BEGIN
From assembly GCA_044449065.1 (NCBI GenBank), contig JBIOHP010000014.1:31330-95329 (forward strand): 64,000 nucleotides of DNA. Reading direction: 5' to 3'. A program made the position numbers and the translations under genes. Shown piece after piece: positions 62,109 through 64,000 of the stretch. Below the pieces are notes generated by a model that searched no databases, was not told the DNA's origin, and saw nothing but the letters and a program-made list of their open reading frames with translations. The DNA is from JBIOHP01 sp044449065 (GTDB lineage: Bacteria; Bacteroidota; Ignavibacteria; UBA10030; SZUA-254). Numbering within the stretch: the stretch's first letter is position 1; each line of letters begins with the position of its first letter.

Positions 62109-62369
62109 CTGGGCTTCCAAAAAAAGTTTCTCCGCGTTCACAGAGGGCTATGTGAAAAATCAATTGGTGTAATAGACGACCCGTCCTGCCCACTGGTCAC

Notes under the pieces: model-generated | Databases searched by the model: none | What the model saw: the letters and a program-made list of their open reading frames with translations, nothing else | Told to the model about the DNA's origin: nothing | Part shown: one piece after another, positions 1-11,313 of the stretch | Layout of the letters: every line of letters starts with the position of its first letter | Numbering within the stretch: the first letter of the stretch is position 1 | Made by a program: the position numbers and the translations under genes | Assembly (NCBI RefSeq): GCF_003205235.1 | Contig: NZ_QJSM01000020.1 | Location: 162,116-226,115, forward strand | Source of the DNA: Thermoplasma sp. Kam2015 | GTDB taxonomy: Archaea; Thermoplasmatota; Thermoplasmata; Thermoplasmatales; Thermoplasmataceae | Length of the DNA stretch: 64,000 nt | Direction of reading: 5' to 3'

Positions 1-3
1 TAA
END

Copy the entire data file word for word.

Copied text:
From assembly GCA_044449065.1 (NCBI GenBank), contig JBIOHP010000014.1:31330-95329 (forward strand): 64,000 nucleotides of DNA. Reading direction: 5' to 3'. A program made the position numbers and the translations under genes. Shown piece after piece: positions 62,109 through 64,000 of the stretch. Below the pieces are notes generated by a model that searched no databases, was not told the DNA's origin, and saw nothing but the letters and a program-made list of their open reading frames with translations. The DNA is from JBIOHP01 sp044449065 (GTDB lineage: Bacteria; Bacteroidota; Ignavibacteria; UBA10030; SZUA-254). Numbering within the stretch: the stretch's first letter is position 1; each line of letters begins with the position of its first letter.

Positions 62109-62369
62109 CTGGGCTTCCAAAAAAAGTTTCTCCGCGTTCACAGAGGGCTATGTGAAAAATCAATTGGTGTAATAGACGACCCGTCCTGCCCACTGGTCAC

Notes under the pieces: model-generated | Databases searched by the model: none | What the model saw: the letters and a program-made list of their open reading frames with translations, nothing else | Told to the model about the DNA's origin: nothing | Part shown: one piece after another, positions 1-11,313 of the stretch | Layout of the letters: every line of letters starts with the position of its first letter | Numbering within the stretch: the first letter of the stretch is position 1 | Made by a program: the position numbers and the translations under genes | Assembly (NCBI RefSeq): GCF_003205235.1 | Contig: NZ_QJSM01000020.1 | Location: 162,116-226,115, forward strand | Source of the DNA: Thermoplasma sp. Kam2015 | GTDB taxonomy: Archaea; Thermoplasmatota; Thermoplasmata; Thermoplasmatales; Thermoplasmataceae | Length of the DNA stretch: 64,000 nt | Direction of reading: 5' to 3'

Positions 1-3
1 TAA